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Riemann's zeta function is a function with many faces, I mean representations. I recently derived this one, bellow, as a continued fraction over prime numbers.

$$ \zeta(s)=1 +\cfrac{\frac{1}{2^{s}}}{1-\frac{1}{2^{s}} -\cfrac{\frac{2^{s}-1}{3^{s}}}{1+\frac{2^{s}-1}{3^{s}} -\cfrac{\frac{3^{s}-1}{5^{s}}}{1+\frac{3^{s}-1}{5^{s}} -\cfrac{\frac{5^{s}-1}{7^{s}}}{1+\frac{5^{s}-1}{7^{s}} -\cfrac{\frac{7^{s}-1}{11^{s}}}{1+\frac{7^{s}-1}{11^{s}} -\ddots}}}}} $$

... and I'd like to know if this is known in the literature and if so I'd appreciate to have references about it.


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"Found" in the sense of derived it yourself, or found it in a written source somewhere? If the latter, you might include that source here. –  Jack M Apr 8 '14 at 11:50
@Jack M, I derived it myself. –  Neves Apr 8 '14 at 11:54
Please show your derivation. Thank you. –  marty cohen Apr 11 '14 at 2:46
@marty, ok, I'll do that. –  Neves Apr 11 '14 at 6:23
@FredKline, Thanks, but I already knew this one... and none of the others is "over primes". –  Neves Apr 12 '14 at 6:14

2 Answers 2

up vote 5 down vote accepted

The continued fraction representation above had its origins on another problem I was working on sometime ago.

It's based on a very simple way of looking at the Euler's product representation of $\frac{1}{\zeta(s)}$. Interestingly it applies to every infinite product.

And this is as follows

$$ \frac{1}{\zeta(s)}=\left(1-\frac{1}{2^s}\right)-\left(1-\frac{1}{2^s}\right)\frac{1}{3^s}-\left(1-\frac{1}{2^s}\right)\left(1-\frac{1}{3^s}\right)\frac{1}{5^s}-\cdots $$

From here its easy to derive the above continued fraction using Euler's continued fraction formula.

And thats it, It's nice and eventually a new thing.


Just to make it clear, note that $$ \begin{align*} \frac{1}{\zeta(s)}&=\left(1-\frac{1}{2^s}\right)\left[\left(1-\frac{1}{3^s}\right)-\left(1-\frac{1}{3^s}\right)\frac{1}{5^s}-\left(1-\frac{1}{3^s}\right)\left(1-\frac{1}{5^s}\right)\frac{1}{7^s}-\cdots\right]\\ &=\left(1-\frac{1}{2^s}\right)\left(1-\frac{1}{3^s}\right)\left[\left(1-\frac{1}{5^s}\right)-\left(1-\frac{1}{5^s}\right)\frac{1}{7^s}-\cdots\right]\\ &\vdots\\ &=\prod_{p\in\mathbb{P}}\left(1-\frac{1}{p^{s}}\right) \end{align*} $$ where $\mathbb{P}$ is the set of the prime numbers.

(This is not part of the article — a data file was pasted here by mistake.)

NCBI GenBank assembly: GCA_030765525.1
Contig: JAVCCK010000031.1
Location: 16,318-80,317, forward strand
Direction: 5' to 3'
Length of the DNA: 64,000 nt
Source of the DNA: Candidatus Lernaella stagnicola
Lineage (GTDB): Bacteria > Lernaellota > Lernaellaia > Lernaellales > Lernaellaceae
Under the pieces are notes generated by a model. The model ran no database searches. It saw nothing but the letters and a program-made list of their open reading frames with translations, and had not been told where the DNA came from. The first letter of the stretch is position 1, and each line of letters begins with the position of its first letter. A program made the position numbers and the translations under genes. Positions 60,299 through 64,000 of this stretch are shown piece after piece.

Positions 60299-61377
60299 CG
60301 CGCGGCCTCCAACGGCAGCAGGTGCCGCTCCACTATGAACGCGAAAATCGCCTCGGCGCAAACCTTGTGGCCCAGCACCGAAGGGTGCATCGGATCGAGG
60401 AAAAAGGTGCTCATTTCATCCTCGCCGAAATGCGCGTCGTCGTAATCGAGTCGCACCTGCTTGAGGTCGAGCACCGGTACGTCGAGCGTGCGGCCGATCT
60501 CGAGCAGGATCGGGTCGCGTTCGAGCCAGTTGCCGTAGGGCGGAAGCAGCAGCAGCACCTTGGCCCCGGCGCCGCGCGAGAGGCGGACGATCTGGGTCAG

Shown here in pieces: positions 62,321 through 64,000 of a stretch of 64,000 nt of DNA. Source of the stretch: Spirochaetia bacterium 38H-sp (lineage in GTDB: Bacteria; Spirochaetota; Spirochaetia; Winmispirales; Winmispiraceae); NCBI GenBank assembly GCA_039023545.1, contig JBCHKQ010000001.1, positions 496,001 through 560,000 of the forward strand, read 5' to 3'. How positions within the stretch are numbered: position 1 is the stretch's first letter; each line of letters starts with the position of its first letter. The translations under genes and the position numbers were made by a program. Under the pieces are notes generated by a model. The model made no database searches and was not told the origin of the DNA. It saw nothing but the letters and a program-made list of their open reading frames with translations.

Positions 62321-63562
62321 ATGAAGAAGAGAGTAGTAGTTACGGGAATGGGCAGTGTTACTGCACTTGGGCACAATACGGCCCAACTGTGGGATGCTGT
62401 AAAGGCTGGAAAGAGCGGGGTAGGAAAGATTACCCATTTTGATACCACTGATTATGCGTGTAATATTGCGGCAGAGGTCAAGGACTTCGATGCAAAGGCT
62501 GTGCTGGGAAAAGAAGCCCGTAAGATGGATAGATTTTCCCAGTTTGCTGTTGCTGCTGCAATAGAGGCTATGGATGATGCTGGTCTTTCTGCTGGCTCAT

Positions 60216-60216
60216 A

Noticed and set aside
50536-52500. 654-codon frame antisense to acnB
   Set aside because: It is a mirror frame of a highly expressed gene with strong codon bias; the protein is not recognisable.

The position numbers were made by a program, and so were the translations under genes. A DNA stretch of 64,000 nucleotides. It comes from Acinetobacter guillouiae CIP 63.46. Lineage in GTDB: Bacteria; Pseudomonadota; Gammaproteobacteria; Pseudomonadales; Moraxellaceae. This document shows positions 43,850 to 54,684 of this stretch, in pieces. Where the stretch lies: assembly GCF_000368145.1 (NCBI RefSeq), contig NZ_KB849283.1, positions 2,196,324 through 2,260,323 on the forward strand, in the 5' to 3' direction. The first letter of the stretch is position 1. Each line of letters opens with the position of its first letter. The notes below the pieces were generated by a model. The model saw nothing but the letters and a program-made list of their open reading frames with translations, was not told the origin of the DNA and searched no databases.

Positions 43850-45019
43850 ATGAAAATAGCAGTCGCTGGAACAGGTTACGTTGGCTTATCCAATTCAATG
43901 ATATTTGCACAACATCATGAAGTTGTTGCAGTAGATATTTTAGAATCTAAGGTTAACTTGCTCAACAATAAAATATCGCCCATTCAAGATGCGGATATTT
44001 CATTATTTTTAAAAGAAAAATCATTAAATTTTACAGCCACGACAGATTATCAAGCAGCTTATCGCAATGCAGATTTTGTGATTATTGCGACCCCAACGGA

To derive the continued faction just put $\frac{1}{\zeta(s)}$ in the form $$ \frac{1}{\zeta(s)}=1-\frac{1}{2^s}\left(1+\frac{2^s-1}{3^s}\left(1+\frac{3^s-1}{5^s}\left(1+\frac{5^s-1}{7^s}\left(1+\frac{7^s-1}{11^s}\left(1+\ddots\right ) \right ) \right ) \right ) \right) $$ and then just apply the Euler continued fraction formula.

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Found this: arxiv.org/abs/1003.4015 –  Fred Kline Apr 15 '14 at 3:50

By using Mathematica to simplify the first 7 primes, we get: $$\frac{510510^s}{\left(2^s-1\right) \left(3^s-1\right) \left(5^s-1\right) \left(7^s-1\right) \left(11^s-1\right) \left(13^s-1\right) \left(17^s-1\right)},$$ which is equivalent to: $$\prod _{p\text{ prime}} \frac{p^s}{p^s-1} = \zeta(s).$$ Product does not converge when $s=1.$

Scroll down to Euler product formula (2nd paragraph).
When $s=1\text{, }\frac{1}{1-\frac{1}{p^s}}$ simplifies to $\frac{p}{p-1}.$ When $s>1,$ there is no simplification.

Neves's formula puts the exponents back onto the primes when it is simplified, $\frac{p^s}{p^s-1}.$

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Thats $\zeta(s)$ in the Euler's product form... –  Neves Apr 11 '14 at 6:18
@Neves, we crossed paths. My last edit explains. –  Fred Kline Apr 11 '14 at 7:03

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